2020 is a record-setting election year that saw more than 100 million American voters rushing to the polls before Election Day.  Lines of energized voters wrapped around buildings were a popular sight all across America in the days leading up to an election that was riddled with contentious innuendos, verbal insults, and partisan rancor.

Election Day, November 3, came and there was neither a concession speech nor a victory celebration.  Four days after the polls closed, incumbent candidate President Donald Trump and challenger Joseph Biden were still in anticipation of the results of a “too close to call” election.  The impact of the coronavirus pandemic and an intense wave of racial unrest have spurred America into an unprecedented crisis with record unemployment, huge business losses, and heightened tension amidst outlandish rumors and weaponized conspiracy theories swirling from the White House and the tweeting fingers of Donald Trump.

In the end, it is the American electorate that has the final word, and all the major news media outlets have projected the election for Joe Biden.  As of today, Saturday, November 7, almost 150 million votes have been counted with Biden receiving some 74,500,00 compared to 70,350,000 for Donald Trump.  This is a new record for the largest number of votes cast in any U.S. presidential election, but America’s elections are decided based on the electoral college votes.

According to the Constitution, each state is required to appoint a number of electors which make up the Electoral College, which would then elect the president and vice president.  There are currently 538 electors in the Electoral College; California, the most populous state in the union, has 55 electors, Texas has 38, and Florida and New York each have 29.  An absolute majority of Electoral College votes, which is 270 or more, is required to elect the president and the vice president of the United States of America.  While Americans continue to debate the appropriateness of this Electoral College voting system – particularly considering the fact that candidates can win the popular vote and yet lose the election, as was the case for Hillary Clinton in 2016, all states (and the District of Columbia) use a statewide popular vote on Election Day to select electors in a system where the winner takes all.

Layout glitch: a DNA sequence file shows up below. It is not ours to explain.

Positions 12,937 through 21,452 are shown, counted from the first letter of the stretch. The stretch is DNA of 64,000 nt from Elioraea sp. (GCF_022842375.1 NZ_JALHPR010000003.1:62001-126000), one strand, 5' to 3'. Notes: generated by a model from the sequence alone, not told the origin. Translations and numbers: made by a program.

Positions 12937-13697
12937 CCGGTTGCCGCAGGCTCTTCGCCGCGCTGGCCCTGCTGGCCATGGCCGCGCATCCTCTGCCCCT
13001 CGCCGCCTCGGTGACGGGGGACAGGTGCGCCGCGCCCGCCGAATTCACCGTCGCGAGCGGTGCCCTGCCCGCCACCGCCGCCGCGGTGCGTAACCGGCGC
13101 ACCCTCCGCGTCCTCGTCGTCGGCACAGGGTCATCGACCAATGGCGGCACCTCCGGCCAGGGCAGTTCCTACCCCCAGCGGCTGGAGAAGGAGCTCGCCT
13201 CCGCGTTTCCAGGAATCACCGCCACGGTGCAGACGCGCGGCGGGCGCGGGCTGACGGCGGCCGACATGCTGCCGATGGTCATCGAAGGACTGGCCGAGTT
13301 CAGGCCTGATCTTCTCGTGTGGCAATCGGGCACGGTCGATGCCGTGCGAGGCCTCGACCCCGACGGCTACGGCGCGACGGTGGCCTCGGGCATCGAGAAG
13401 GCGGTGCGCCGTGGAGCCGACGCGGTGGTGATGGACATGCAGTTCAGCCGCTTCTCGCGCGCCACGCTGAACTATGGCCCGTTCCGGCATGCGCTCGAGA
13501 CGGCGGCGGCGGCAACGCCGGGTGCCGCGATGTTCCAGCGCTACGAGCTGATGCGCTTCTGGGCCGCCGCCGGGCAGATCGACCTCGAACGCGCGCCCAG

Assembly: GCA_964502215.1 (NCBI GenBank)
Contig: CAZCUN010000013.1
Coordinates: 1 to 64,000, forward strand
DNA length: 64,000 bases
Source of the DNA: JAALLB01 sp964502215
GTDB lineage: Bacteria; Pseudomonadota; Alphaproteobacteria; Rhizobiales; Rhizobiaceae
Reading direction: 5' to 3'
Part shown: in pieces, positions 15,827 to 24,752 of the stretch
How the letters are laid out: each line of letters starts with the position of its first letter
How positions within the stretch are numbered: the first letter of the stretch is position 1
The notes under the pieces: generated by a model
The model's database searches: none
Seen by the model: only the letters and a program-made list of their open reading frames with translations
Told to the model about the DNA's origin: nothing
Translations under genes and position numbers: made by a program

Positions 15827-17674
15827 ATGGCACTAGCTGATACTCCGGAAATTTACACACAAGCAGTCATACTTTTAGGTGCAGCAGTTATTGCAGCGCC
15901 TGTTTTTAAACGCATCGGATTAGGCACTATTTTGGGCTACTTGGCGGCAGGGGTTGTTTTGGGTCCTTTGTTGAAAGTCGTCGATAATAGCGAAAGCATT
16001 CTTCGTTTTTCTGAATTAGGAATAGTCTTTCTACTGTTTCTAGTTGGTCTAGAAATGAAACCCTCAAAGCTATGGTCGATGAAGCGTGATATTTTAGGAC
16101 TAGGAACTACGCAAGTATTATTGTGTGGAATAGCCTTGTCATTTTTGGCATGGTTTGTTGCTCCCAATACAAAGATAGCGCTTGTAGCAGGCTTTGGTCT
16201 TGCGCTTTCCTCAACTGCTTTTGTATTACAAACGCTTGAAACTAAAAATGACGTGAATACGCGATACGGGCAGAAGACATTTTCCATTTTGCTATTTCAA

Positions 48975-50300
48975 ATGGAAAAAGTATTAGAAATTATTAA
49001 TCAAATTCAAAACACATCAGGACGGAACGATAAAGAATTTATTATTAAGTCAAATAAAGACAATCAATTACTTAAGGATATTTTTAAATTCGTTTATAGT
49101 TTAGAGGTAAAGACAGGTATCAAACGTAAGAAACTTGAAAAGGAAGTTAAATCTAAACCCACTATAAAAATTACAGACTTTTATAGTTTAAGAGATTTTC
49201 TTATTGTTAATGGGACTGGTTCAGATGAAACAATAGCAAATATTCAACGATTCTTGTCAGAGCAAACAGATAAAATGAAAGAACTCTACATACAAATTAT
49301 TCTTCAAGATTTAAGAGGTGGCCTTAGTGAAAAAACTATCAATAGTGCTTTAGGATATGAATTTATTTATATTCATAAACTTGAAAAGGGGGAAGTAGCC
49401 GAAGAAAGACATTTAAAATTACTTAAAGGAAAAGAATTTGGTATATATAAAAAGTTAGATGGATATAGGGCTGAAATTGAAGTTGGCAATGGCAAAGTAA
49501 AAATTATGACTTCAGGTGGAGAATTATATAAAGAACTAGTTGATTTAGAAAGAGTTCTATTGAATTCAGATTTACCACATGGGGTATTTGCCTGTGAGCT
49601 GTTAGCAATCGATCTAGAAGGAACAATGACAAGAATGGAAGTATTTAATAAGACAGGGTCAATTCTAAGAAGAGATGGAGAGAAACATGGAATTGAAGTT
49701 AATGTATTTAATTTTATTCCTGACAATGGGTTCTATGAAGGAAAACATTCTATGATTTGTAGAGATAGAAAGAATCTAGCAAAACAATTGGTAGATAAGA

As of today, Saturday, November 7, Trump has received 214 Electoral College Votes, and Biden has received 279, making him the President-Elect of these United States of America.

Preliminary reports show an estimated 35.7 million Americans were early in-person voters and more than 64 million voted by mail.  Also noteworthy is the fact that an estimated 20 to 30 million more Americans voted this year than the 138 million voters who went to the polls in 2016.


Exit polls are also very strong indicators that Joseph Biden has benefitted greatly from the power of the Black vote.  In the post-Election Day tallies, the pendulum swung from Trump to Biden in swing states like Michigan, Pennsylvania, Wisconsin, and Georgia – heavily because of the preponderance of Black votes in major cities like Detroit, Atlanta, Philadelphia, and Milwaukee.  Blacks and Latinos went to the polls in record numbers given the wave of racial tension and the totalitarian and xenophobic posture of this American president.  An attempt at voter suppression may have also had an opposite effect as more voters with a sense of disenfranchisement were motivated to journey to the polls.  Efforts to discourage mail in votes did not work, as is evidenced by the record number of people who voted by mail.  As it turns out, Biden benefitted greatly, with some 90% of the Black vote and 65% of the Latino votes, and it was this voting power that will send him to the White House when all the votes are counted and the victory is officially won.